And suffice to say, I have a lot of experience with this. And I went through this with my own mother, with the insurance company, pretty much saying no to the home health care benefit on my mother's long-term care policy that I sold her and paid for in the first year or two. You know, I talk about that in my book, of the policy. And the insurance company that I used to work for just said no. And what they were really saying is your mother does not qualify for the home health care.

She doesn't meet with that standard of care that I just read earlier. And then, of course, I got them to look at it differently, and then they ended up paying the claim. And I've helped tons of clients with companies I didn't use to work for, just getting out the policy, reading the qualification of care, and then going to the professionals and just getting them to certify what the deal is and getting the people's claim paid. So it's actually, once you get through to somebody that knows what they're doing on the insurance company's end, and on our end, this is actually pretty easy to fix.

Yeah, I love the way Tom walked us through it. And you have this board on the video that shows the two different ways to walk through that application of folks that are not cognizant, obviously, or like Alzheimer's and that kind of thing, where they require somebody to look at them all the time, or the other where they needed those six areas of life, bathing and dressing and continents and those kind of things. And it's helpful to know that what Tom said was that it doesn't necessarily have to be filled out by a doctor when it isn't.

It's going to be a whole lot easier to get it done right, right? Well, it is. And so for starters, what's on the board and on the video, if you want to go to YouTube and look at it, is the definition of care in the standardized policy. These things have been standardized since the late 90s. So in other words, if your policy or your parents' policy, it's a long-term care policy, and it was purchased sometime in the late 90s or more currently, or the last 25 years, then this is their definition. But if their policy is older than that, it's not too far from this. But what I wrote on the board, I just pulled out of one policy, but it's exactly the same in all the policies, because the insurance departments really put the clamps on the insurance companies that this definition of care or this qualification of care needs to be written exactly the same in all the policies.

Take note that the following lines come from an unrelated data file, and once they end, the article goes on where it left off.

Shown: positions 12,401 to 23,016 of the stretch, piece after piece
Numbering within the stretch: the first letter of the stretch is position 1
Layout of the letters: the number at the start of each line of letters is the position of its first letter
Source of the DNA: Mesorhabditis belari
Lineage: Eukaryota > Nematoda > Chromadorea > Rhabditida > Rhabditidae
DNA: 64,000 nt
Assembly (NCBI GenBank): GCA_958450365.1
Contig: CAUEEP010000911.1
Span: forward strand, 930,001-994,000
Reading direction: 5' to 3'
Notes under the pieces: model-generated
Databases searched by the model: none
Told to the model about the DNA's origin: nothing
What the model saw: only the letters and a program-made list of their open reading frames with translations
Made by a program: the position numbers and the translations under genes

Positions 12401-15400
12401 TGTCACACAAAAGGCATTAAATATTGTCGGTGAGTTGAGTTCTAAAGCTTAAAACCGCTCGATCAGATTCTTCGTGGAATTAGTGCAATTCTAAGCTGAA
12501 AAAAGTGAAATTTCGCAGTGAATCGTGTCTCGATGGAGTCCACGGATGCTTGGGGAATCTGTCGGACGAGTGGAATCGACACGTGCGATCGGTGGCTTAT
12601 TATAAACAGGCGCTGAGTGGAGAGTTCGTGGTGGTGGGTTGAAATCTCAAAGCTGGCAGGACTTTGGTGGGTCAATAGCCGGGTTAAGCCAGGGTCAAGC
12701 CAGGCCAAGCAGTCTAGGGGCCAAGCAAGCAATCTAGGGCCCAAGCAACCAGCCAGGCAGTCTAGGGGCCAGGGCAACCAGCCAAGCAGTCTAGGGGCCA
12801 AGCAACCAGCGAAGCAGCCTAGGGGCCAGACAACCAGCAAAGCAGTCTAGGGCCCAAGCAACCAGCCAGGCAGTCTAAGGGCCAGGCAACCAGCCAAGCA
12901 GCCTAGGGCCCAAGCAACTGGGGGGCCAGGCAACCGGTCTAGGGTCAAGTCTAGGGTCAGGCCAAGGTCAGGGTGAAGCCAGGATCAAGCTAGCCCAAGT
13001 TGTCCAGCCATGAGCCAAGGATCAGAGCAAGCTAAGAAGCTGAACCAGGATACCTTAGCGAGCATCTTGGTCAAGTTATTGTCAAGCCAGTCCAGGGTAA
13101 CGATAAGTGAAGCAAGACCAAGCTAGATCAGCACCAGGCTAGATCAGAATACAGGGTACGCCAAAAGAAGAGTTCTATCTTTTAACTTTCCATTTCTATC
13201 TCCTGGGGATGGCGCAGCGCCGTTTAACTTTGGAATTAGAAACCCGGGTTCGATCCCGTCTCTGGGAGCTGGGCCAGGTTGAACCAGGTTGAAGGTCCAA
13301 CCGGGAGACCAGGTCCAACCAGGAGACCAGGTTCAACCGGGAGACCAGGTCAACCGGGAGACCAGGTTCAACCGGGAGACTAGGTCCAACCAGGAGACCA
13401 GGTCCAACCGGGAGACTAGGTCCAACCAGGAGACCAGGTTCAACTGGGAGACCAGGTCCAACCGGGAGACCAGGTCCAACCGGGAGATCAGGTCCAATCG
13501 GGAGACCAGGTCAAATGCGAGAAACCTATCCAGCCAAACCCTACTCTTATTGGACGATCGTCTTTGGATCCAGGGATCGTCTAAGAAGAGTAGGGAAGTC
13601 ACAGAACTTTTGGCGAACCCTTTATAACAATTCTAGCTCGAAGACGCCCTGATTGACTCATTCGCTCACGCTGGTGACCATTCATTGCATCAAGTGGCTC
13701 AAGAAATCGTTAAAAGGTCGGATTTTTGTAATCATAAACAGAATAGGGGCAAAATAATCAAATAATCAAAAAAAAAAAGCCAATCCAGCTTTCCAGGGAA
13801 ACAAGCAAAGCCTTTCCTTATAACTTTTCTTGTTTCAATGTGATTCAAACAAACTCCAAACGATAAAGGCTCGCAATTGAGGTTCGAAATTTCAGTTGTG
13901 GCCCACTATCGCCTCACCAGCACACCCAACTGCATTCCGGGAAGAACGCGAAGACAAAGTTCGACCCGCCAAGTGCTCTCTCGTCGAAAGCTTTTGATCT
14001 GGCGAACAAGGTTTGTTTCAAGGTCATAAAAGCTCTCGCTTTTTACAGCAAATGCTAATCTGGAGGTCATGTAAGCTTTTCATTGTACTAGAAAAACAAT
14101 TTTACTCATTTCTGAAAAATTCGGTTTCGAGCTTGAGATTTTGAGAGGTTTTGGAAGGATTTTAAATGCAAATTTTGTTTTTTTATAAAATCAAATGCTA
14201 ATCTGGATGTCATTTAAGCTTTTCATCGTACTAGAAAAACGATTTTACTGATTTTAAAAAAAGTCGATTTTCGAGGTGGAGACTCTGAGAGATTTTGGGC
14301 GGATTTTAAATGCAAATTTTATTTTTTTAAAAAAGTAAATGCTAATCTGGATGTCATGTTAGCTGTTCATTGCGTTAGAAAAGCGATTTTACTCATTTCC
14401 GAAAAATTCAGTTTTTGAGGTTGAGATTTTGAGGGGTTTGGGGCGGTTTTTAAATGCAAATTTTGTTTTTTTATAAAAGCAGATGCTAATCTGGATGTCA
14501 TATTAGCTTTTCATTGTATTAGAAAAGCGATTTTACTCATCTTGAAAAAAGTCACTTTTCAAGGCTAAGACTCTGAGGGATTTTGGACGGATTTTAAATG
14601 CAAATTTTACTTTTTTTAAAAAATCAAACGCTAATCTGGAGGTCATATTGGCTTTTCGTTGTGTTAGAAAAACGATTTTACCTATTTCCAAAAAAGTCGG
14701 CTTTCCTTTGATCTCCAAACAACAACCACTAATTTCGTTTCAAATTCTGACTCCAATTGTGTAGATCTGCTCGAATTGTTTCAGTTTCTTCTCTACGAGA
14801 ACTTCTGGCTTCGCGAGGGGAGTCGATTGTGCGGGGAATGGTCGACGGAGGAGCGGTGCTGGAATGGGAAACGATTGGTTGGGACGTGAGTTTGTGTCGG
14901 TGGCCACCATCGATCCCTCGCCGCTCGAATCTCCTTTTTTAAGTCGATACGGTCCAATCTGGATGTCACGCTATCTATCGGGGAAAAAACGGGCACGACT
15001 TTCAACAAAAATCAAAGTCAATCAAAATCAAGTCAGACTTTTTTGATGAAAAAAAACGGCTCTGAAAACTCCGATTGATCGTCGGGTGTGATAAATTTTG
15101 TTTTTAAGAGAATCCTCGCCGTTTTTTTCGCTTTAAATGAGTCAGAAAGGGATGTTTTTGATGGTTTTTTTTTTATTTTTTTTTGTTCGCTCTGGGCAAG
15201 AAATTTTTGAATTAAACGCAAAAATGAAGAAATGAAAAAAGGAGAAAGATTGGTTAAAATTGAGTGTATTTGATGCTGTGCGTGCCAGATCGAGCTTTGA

And if they're 25 years old or newer, this is exactly what it is. And I really want to talk about this. Even if it doesn't apply to you right now, this is beneficial to just get a few things planted in your mind, either for your own policy to tell your kids, or for you may have parents that have insurance, or aunts or uncles, or somebody in your church that's a little older that has this, and they may actually need your help or you to get to me to help them when they're in this situation. All right, we got to go to a break. So we want to remind you, this is brought to you by CardinalGuide, cardinalguide.com, where you can get contact information for Hans if you've got a situation like this, all there at the website cardinalguide.com. We'll be right back with a whole lot more on filling out these applications, which, by the way, is helpful from my perspective on all sorts of insurance claims, realizing that it helps to know where the I's are supposed to be dotted and the T's are crossed.